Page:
Rare Feathers, what Cottage Rose has said is on track as far as I have been able to determine from my own experience. However, the photos are a bit misleading as that white goose does not APPEAR to have twisted tip. Without handling her it would look to most experienced breeders as though she had some flights that were fairly stiff. Not normal and straight so not a DQ but stiffer than is usually considered ideal. Twisted flights with a fair degree of stiffness are not usually going to lay all that flat and just away from the body to some extant. The word APPEAR is very operable here. Twisted tips can be minor or more extreme and the feather type that the bird has can affect both how the wing feathers look and also if the twist can be seen at all. A very thickly feathered bird with streamers pouring off it's back can hide a twisted tip so that only handling and feeling will detect it. The general impression of that bird is the same as if it had so called perfect wings. A little story. A woman once called Dave Holderread and said she wanted a gander that had no twists and had parents and aged grandparents with no twists. Dave said that he'd like that too and that if she found one to let him know. Translated that means that it really does seem to be characteristic of the curly breasted birds in general. Many birds who started out without twists will have at least one by the time they are 3-4 years old. In my own stock I do not believe I've had anyone who twisted much after that age. As an example I have two brothers one of which has had twisted tips since he was 3-4 and the other has perfect wings. They were hatched in 2003. Getting to be that age without twists is no guarantee of anything but I don't expect that he'll twist at this late stage. [email protected] www.sebastopols.freeforums.org
  6. cottage, your goose looks like an amazingly fancy sheep. awesome.
  7. Here's what I am concerned about...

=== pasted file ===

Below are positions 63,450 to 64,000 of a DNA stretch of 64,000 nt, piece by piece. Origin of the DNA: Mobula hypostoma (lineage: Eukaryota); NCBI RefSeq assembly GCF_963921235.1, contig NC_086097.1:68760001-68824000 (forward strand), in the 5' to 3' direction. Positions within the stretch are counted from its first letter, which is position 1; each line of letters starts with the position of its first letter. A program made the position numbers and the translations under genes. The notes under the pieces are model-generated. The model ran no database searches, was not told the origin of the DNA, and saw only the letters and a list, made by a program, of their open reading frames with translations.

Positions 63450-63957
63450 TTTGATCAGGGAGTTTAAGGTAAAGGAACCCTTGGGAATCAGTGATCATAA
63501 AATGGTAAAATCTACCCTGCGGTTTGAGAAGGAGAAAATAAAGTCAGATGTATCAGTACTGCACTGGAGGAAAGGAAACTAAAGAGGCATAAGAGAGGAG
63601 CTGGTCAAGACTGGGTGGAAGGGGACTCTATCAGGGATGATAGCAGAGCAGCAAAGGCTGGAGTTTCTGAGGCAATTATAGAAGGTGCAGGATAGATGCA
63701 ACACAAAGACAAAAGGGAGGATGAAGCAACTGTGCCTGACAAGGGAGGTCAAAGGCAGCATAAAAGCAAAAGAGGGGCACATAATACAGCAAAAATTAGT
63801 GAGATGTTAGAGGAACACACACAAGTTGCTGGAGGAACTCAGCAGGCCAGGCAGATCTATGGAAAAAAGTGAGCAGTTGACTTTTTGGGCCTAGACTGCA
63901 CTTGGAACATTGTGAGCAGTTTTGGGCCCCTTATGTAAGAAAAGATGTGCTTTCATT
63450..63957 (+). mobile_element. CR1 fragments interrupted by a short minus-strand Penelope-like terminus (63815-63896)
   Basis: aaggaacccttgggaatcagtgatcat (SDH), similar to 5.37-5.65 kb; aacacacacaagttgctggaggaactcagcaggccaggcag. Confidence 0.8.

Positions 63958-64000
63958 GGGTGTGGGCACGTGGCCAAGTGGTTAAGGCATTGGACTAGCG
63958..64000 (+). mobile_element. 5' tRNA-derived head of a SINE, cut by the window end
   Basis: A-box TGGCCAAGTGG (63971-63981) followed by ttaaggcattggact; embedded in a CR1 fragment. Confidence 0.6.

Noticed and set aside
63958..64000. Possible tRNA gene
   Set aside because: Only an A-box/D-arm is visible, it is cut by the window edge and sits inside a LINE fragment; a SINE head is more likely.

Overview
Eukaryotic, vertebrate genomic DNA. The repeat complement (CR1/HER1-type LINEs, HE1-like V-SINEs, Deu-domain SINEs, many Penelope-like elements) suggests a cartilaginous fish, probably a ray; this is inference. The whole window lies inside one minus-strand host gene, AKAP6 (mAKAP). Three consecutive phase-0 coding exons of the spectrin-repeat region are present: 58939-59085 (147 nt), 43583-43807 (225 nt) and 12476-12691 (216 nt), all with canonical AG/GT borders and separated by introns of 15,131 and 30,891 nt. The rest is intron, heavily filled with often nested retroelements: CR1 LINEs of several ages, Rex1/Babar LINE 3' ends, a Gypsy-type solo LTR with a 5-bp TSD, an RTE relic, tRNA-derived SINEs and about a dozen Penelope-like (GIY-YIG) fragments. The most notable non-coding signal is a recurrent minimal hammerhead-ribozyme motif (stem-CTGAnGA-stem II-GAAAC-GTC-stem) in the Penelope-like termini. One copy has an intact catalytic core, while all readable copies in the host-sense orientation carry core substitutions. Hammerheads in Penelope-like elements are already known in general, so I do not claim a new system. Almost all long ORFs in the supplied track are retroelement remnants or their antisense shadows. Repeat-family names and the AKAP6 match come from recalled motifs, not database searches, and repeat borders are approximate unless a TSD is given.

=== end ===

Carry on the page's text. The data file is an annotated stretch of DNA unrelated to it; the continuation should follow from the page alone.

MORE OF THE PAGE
I don't have a real good picture of the one in question...

    There are some stiff wing feathers but the ends of the wing are twisted out, away from his body...

    More on one side than the other...

    Oh and don't mind the molting 'scovies! [​IMG]


    My others do have some stiff wing feathers but they're not twisted...


    You can see stiff wing tips in this photo and the one with the twisted wing...


    And my newest female is okay....so far...


    Last edited: Nov 13, 2010

  8. Cottage Rose

    Cottage Rose Songster

    Jun 24, 2008
    Mid west Michigan
    Quote:The goose in the photo has TWT, since I've had the opportunity to examine her personally I know for fact she has TWT.
    One does not have to be an experienced anything to look at a wing tip and see that is twists and curls.
    My point in showing this goose as an example is to put to rest a lot of people worries and concerns over TWT
    and that its not always as bad as some people make it out to be.
  9. Cottage Rose

    Cottage Rose Songster

    Jun 24, 2008
    Mid west Michigan
    Rare Feathers...just looks like your Sebbies have some stiff primaries a common occurance in this breed.
  10. Quote:Do I need to get rid of them and start over? [​IMG]